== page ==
Best of our wild blogs: 22 Aug 11

Latest Green Jobs in Singapore [15 - 21 Aug 2011]
from Green Business Times

Save the Dolphins concert on 28 Aug
from The Biology Refugia

Semakau Otter Overload!
from wild shores of singapore

Finally! Galloping sea star at Semakau!
from wonderful creation

110821 Lornie trail (Sime course)
from Singapore Nature

Seletar Wasteland On Our 46th National Day
from Beauty of Fauna and Flora in Nature

What it takes to coordinate the International Coastal Cleanup Singapore
from News from the International Coastal Cleanup Singapore

八月华语导游Madarin guide walk@SBWR,August(XXII)
from PurpleMangrove

APP affiliate 'regrets' astroturfing on Indonesia deforestation claims
from news

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Smog crates new hotspots in Sumatra

Antara 22 Aug 11;

Dumai, Riau(ANTARA News) - Thick smog has been covering Dumai in Riau province, caused by newly appearing hotspots. The weather agency had also detected at least 36 new hot spots in Sumatra Island causing heavy smog. According to the Meteorology, Geophysic and Climatology Agency (BMKG) Riau is prone to forest fires and smoke along with low rain intensity.

A local BMKG analyst Yudhistira Mawaddah said that the number of hot spots in South Sumatra had reached 11 points, eight in Jambi, two in North Sumatra, one each in Lampung and Aceh.

The National Oceanic and Atmospheric Administration (NOAA) said 18 monitoring sattelites operated by the United States indicated there are 13 new hotspots in Riau.

The new Riau hotspots covered seven districts in Indragiri Hilir, Indragiri Hulu, Kampar, Siak and Rokan Hulu.

"Meanwhile three hotspots had been recorded in Palawan district and three more in Rokan Hilir district with a fairly rapid growth," said Yudhishthira.

The smog was an indication of the remaining of forests and land fires in some areas of the city or districts of Riau province.

The heavy smog starts at around 4.30 am local time a local resident who said is disturbed by the heavy smog.

"The heavy smog was visible once I got out of my home and when going to a nearby mosque for Morning Prayer at 4.30 am," he said.

Streets and roads in Dumai are also reported to be covered by the smog. (SYS/A050/B003)

Editor: Suryanto

Haze disrupts flights in Pekanbaru
Rizal Harahap and Jon Afrizal, The Jakarta Post 22 Aug 11;

Thick haze at Pekanbaru’s Sultan Syarif Kasim II Airport delayed two flights on Sunday and led officials to re-direct an incoming flight to Batam.

Ground controllers delayed Lion Air and Garuda Indonesia flights heading for Jakarta that were supposed to depart at 7 a.m.

“Lion flight number 393 finally took off at 7:45 a.m., while Garuda flight 171 only took off at 8:30 a.m.,” airport manager Gurit Setiawan said on Sunday.

Visibility was only 300 meters at 7 a.m., making it too risky to take off or land, he said.

The haze also led air traffic controllers to reroute an incoming Garuda flight to Batam.

Based on monitoring by the Pekanbaru office of the Meteorology, Climatology and Geophysics Agency (BMKG), the number of hot spots in Sumatra reached 93 on Sunday, with South Sumatra having the highest with 69, followed by Jambi with 14.

“Riau used to have the highest record in hot spots, but apparently it has now moved to South Sumatra,” Ardhitama of BMKG Pekanbaru said.

The agency warned that all regencies and cities in Riau would receive less fewer rainfall during the current dry season, and the dry conditions would easily spark fires on peat lands, according to the Antara news agency.

Yudhistira Mawaddah, an analyst at the BMKG Riau office said in Dumai on Friday that weather forecasts in Riau tended to show cloudy weather, especially in the central and western parts of Riau.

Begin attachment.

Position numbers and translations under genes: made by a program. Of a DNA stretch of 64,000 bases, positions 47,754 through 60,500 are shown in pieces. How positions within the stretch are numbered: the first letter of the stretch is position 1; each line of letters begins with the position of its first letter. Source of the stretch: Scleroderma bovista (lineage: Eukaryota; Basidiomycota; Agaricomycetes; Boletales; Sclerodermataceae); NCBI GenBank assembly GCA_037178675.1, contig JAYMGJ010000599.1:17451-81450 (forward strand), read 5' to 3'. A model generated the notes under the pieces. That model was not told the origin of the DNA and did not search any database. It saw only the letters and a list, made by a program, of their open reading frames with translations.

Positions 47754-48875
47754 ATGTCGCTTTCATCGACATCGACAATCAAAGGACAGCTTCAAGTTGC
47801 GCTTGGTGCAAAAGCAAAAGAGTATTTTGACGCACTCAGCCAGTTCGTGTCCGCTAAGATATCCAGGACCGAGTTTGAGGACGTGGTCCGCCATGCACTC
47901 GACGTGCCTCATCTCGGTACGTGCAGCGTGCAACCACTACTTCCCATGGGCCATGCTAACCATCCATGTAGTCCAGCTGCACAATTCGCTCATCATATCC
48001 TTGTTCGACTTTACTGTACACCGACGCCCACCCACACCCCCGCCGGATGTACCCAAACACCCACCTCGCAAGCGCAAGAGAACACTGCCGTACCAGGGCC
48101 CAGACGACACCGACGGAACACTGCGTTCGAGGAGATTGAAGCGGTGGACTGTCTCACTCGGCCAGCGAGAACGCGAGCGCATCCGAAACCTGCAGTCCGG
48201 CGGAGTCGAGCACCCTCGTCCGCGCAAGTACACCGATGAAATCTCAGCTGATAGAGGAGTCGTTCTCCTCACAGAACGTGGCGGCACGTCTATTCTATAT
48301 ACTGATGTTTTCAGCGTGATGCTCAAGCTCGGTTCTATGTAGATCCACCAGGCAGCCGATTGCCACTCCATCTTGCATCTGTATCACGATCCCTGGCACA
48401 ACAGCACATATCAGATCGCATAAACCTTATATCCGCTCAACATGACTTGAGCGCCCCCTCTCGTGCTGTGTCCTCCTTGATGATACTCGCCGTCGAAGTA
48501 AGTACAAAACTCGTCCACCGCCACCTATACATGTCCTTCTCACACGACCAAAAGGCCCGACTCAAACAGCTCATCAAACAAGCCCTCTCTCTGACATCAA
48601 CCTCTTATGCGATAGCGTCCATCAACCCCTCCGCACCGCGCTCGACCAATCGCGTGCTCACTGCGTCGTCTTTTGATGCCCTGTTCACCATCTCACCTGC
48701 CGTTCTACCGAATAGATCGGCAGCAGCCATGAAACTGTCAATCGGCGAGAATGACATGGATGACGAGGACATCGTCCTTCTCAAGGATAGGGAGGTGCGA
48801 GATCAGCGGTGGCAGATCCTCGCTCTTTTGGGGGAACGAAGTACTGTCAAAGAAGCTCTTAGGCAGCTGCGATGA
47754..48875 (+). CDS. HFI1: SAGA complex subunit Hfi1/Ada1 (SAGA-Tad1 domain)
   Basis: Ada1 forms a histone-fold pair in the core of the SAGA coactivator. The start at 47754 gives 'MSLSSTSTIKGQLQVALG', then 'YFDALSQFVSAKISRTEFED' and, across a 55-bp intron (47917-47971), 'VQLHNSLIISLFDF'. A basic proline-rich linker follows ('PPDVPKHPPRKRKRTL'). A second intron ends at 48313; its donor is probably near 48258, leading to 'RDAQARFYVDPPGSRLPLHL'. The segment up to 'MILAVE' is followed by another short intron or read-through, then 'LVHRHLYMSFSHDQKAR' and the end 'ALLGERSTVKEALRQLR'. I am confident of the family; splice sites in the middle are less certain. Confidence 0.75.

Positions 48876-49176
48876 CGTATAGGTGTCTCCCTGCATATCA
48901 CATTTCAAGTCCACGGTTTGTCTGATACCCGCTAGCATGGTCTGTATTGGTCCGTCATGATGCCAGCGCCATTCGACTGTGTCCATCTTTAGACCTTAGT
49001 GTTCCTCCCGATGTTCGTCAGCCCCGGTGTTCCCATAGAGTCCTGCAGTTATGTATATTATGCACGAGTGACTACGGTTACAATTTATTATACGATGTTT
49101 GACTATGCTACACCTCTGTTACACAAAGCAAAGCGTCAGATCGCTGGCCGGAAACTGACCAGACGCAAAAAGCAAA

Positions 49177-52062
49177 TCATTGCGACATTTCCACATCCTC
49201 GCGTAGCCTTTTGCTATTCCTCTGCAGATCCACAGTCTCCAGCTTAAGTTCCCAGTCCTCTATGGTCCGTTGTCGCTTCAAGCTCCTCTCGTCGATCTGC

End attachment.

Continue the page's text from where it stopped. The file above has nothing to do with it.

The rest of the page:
In Padang, the capital of West Sumatra province, the local BMKG office detected seven hot spots in the province on Sunday, falling substantially from 20 a week earlier. The seven hot spots were detected in the Pasaman, Dhamasraya and Solok areas.

“The number of hot spots in West Sumatra monitored via the satellite is falling from last week primarily due to heavy rainfall over the last several days,” Budi Iman, coordinator of the local BMKG office, said as quoted by Antara.

The city of Jambi in the neighboring Jambi province, where 14 hot spots were detected on Sunday, was also shrouded by the haze.

Doni Osmond, an official of the local forestry office, said that the haze came from Muarojambi regency, where forest fires were reported.

“The forest fires have been taking place for the past few days. Firefighters are still struggling to extinguish them,” said Hasvia, Doni’s colleague, who blamed the fires on people clearing land for cultivation.

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Australia's Coral Sea 'hotspot' for ocean life

International Fund for Animal Welfare
Science Alert 22 Aug 11;

Australia’s southern Coral Sea is a global “biodiversity hotspot” for large predatory sharks, tuna and marlin and together with the Great Barrier Reef host the only known spawning aggregation of black marlin in the world. These are key findings from the first comprehensive biological and physical profile of the Coral Sea released today.

The report, Australia’s Coral Sea: A Biophysical Profile, was commissioned by the Pew Environment Group-Australia on behalf of the Protect our Coral Sea coalition and was written by Dr Daniela Ceccarelli, an independent marine ecologist.

Professor Hugh Possingham, director of The Ecology Centre at the University of Queensland, said the report is an important contribution to understanding the Coral Sea ecosystem.

“The Coral Sea may be the only part of the world’s tropical ocean where a permanent marine park of the scale of the interim Conservation Zone could be established and effectively managed with a relatively small impact on users. The Coral Sea Conservation Zone was declared by the federal government in September 2009.”